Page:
In article <email@example.com>, Robert Israel <firstname.lastname@example.org> wrote: >In article <email@example.com>, >Eric J. Wingler <firstname.lastname@example.org> wrote:
>>"ManOfLight" <email@example.com> wrote in message >>news:firstname.lastname@example.org... >>> Hello everybody, >>> I post it again to rapair one mistake >>> Could you give a clue how I can start the following problem or >>> propose a solution. >>> >>> >>> "Is it true that for every sufficiently large interval there will be a >>> integer in it of the form >>> 2^n-3^m where m,n are integers?" >>> >>> >>> As far as I understand it we are supposed either to prove that there >>> exists number H : every interval with length H contains such a number >>> or disprove it. >> >>If x = 2^n - 3^m, then log(1 - x/2^n) = m*log(3) - n*log(2), so it's >>possible that you may be able to make use of the density of the set of >>numbers of the form m*log(3) - n*log(2). > >I doubt it. > >This implies there are infinitely many integers of the form x = 2^n - 3^m >with c < x/2^n < d for any c and d with 0 < c < d < 1. But unfortunately >the interval for x grows as n -> infty. You can do slightly better >using results about Diophantine approximation, but still you won't get >an interval of constant length.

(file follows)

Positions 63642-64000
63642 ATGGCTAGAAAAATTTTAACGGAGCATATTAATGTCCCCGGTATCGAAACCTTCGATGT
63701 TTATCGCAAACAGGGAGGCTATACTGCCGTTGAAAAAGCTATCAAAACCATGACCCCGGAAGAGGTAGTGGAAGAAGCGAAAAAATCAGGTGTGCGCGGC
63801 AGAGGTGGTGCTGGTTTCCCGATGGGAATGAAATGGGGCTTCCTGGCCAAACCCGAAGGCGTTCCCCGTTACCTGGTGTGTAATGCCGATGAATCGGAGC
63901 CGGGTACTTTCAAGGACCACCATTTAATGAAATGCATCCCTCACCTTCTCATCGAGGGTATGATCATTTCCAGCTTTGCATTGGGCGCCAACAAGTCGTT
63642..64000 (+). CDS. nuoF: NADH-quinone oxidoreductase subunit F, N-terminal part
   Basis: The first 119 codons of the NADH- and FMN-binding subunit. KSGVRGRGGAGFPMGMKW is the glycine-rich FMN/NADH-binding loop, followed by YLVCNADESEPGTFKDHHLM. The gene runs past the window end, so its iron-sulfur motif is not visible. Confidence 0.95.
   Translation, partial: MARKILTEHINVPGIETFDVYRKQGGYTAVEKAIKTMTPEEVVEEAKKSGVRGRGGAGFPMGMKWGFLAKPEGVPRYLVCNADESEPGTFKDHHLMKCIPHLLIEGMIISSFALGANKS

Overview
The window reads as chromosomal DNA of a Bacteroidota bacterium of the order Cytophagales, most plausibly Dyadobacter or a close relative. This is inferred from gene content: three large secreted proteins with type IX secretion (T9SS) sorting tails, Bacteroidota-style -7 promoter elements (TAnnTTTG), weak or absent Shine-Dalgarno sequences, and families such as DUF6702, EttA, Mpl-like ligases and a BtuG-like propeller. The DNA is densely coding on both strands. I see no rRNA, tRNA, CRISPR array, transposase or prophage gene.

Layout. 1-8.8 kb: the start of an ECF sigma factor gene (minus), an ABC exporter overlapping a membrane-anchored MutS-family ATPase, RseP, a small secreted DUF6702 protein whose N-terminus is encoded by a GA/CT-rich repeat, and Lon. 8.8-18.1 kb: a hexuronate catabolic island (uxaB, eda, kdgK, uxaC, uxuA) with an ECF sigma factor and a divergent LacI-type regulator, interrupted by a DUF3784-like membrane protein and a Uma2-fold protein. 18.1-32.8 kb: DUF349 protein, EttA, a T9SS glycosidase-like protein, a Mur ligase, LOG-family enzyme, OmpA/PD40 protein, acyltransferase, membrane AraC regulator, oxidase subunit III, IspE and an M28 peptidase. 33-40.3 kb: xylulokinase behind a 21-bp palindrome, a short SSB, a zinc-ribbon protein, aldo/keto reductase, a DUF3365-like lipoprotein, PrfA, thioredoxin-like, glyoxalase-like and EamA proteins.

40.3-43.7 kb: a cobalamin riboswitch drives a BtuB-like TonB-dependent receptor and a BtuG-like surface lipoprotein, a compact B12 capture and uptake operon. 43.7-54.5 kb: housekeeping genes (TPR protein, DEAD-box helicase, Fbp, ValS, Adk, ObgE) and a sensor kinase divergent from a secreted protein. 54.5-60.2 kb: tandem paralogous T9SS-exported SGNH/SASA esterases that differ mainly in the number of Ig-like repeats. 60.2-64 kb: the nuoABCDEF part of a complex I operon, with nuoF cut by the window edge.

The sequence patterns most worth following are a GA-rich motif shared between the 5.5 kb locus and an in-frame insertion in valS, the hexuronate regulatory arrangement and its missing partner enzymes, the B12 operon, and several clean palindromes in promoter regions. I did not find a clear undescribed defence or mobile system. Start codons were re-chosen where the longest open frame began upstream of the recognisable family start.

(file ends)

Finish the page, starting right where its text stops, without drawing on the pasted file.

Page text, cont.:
On the other hand, even a rather weak lower bound on the approximation of log(3)/log(2) by rationals would be useful in the other direction. I believe there are such bounds, due to Gelfond (with later improvements by Baker and others).